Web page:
Human beings have only recently shown how very special they are. Fifty thousand years ago we had the same bodies and brains as today and we probably had language. But we didn’t have much by way of art, and our artifacts were limited to the functional – stone tools for hunting and butchering, for instance.
That changed around 40,000 years ago, when the archaeological record shows a sudden magnificent flowering of art and even musical instruments. Cultural evolution – which outpaces by orders of magnitude the superficially similar genetic evolution that had given rise to our big brains in the first place – went into overdrive. Next came the transition from the hunter/gatherer to the settled agriculture way of life, soon to be followed by cities, markets, governments, religion and war. The Industrial Revolution expanded cities to megalopolises, propelling our species to worldwide (and potentially disastrous) domination, and even to reach out to the moon and planets.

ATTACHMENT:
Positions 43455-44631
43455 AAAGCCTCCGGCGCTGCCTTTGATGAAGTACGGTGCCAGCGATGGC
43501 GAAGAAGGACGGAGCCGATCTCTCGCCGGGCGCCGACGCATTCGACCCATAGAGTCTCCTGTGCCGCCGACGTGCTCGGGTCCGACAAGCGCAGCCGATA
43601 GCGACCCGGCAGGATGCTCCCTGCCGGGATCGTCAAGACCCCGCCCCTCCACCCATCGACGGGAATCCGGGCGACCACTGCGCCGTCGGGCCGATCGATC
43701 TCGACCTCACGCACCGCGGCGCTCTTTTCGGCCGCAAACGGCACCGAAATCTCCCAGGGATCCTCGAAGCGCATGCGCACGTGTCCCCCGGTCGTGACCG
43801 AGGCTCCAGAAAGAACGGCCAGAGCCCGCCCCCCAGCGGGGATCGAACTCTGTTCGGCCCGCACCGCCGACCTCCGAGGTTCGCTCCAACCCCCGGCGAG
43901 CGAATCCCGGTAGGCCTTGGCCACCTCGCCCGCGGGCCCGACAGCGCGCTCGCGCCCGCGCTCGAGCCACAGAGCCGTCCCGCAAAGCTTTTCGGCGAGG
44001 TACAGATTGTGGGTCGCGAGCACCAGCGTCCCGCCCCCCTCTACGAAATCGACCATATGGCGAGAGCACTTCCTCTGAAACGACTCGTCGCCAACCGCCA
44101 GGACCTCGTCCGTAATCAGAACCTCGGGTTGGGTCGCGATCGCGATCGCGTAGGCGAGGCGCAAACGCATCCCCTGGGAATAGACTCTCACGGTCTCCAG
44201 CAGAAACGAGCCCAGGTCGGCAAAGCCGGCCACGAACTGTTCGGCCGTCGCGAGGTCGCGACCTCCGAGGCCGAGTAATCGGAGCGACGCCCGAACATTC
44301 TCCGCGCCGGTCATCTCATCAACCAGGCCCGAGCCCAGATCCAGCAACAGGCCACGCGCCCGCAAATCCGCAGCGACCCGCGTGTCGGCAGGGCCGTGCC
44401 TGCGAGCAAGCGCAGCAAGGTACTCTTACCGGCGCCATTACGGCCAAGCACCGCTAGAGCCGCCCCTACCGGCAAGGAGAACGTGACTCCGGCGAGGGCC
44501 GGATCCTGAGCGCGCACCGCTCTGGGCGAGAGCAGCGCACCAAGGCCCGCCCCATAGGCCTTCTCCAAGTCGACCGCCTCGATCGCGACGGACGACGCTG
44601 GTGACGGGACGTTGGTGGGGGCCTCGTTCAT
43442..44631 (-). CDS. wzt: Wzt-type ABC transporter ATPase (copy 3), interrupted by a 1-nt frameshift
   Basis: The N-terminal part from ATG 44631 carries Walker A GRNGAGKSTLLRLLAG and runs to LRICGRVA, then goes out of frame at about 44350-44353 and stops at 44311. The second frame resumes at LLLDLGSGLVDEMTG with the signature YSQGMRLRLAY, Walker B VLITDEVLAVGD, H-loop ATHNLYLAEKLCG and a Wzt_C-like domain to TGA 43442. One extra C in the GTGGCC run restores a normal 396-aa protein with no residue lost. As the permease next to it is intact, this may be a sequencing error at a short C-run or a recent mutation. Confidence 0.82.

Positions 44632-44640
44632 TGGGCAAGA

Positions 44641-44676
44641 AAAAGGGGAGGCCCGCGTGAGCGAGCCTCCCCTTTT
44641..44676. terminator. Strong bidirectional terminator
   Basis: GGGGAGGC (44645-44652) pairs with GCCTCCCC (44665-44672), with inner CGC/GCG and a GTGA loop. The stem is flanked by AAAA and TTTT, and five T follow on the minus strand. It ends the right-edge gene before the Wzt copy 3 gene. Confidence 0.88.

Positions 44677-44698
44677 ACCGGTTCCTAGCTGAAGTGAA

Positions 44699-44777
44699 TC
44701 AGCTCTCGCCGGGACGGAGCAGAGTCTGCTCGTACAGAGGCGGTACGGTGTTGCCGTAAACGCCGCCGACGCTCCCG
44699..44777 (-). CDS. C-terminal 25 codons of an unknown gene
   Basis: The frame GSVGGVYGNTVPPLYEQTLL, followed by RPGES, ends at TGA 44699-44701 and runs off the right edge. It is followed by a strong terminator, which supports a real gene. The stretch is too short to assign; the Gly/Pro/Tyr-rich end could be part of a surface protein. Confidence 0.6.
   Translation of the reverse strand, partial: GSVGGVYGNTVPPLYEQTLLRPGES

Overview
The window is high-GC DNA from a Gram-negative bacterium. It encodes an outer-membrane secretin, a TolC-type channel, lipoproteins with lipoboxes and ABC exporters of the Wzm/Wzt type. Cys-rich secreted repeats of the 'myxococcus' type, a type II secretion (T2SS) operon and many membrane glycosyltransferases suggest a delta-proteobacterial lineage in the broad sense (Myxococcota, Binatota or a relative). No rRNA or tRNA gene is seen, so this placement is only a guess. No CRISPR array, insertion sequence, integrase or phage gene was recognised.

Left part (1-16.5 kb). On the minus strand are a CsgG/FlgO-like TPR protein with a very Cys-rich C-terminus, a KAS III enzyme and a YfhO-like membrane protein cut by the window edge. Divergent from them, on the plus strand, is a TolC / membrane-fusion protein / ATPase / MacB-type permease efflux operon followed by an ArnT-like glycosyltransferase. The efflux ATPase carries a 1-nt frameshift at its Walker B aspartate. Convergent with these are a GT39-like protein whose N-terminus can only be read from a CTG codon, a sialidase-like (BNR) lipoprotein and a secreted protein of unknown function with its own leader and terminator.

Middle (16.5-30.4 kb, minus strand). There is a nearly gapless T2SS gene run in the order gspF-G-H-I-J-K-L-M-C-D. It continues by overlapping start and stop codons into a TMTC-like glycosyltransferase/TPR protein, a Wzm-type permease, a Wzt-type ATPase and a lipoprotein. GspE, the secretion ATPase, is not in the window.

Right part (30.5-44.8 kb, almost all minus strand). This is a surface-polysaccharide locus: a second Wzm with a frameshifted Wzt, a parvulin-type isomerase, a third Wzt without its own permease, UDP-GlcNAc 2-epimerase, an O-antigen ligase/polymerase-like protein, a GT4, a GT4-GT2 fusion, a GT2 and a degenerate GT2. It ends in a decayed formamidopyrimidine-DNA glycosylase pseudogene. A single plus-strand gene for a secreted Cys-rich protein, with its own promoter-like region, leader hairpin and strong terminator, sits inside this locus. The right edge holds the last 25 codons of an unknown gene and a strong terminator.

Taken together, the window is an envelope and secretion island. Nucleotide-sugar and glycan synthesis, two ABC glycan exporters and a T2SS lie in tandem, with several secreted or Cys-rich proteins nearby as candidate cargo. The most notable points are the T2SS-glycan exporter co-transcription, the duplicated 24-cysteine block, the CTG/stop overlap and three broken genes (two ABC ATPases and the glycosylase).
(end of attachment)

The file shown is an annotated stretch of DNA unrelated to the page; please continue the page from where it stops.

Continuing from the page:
Simultaneously, the human mind has reached out to the wider universe, and far beyond the time constraints of a human lifespan. We now know that the world limiting our ancestors’ brief lives is a tiny speck orbiting a small star among some hundred billion stars, in an average galaxy among some hundred billion galaxies. We know that the world began 4.6 billion years ago, and the universe 13.8 billion. We understand the evolutionary process that generated us and all DNA-based life.
There’s plenty that we still don’t understand, but we are working on it. And the urge to do so is perhaps the most inspiring of all the unique qualities that make us human.